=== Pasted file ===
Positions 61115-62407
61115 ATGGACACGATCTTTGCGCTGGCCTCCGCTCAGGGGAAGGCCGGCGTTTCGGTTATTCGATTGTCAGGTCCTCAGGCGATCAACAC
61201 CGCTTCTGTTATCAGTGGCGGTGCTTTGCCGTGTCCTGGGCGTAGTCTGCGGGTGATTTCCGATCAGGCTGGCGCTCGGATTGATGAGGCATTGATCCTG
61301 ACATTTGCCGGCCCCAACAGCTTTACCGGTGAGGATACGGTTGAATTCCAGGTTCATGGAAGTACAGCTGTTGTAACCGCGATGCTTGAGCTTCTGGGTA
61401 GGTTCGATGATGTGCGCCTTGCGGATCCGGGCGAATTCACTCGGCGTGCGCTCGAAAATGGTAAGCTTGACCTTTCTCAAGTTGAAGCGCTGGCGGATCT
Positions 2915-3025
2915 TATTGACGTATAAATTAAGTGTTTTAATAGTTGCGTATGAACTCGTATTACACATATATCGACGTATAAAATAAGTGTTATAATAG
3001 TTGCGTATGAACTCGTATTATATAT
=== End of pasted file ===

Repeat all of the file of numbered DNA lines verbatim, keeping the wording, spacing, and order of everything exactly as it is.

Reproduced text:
Positions 61115-62407
61115 ATGGACACGATCTTTGCGCTGGCCTCCGCTCAGGGGAAGGCCGGCGTTTCGGTTATTCGATTGTCAGGTCCTCAGGCGATCAACAC
61201 CGCTTCTGTTATCAGTGGCGGTGCTTTGCCGTGTCCTGGGCGTAGTCTGCGGGTGATTTCCGATCAGGCTGGCGCTCGGATTGATGAGGCATTGATCCTG
61301 ACATTTGCCGGCCCCAACAGCTTTACCGGTGAGGATACGGTTGAATTCCAGGTTCATGGAAGTACAGCTGTTGTAACCGCGATGCTTGAGCTTCTGGGTA
61401 GGTTCGATGATGTGCGCCTTGCGGATCCGGGCGAATTCACTCGGCGTGCGCTCGAAAATGGTAAGCTTGACCTTTCTCAAGTTGAAGCGCTGGCGGATCT
Positions 2915-3025
2915 TATTGACGTATAAATTAAGTGTTTTAATAGTTGCGTATGAACTCGTATTACACATATATCGACGTATAAAATAAGTGTTATAATAG
3001 TTGCGTATGAACTCGTATTATATAT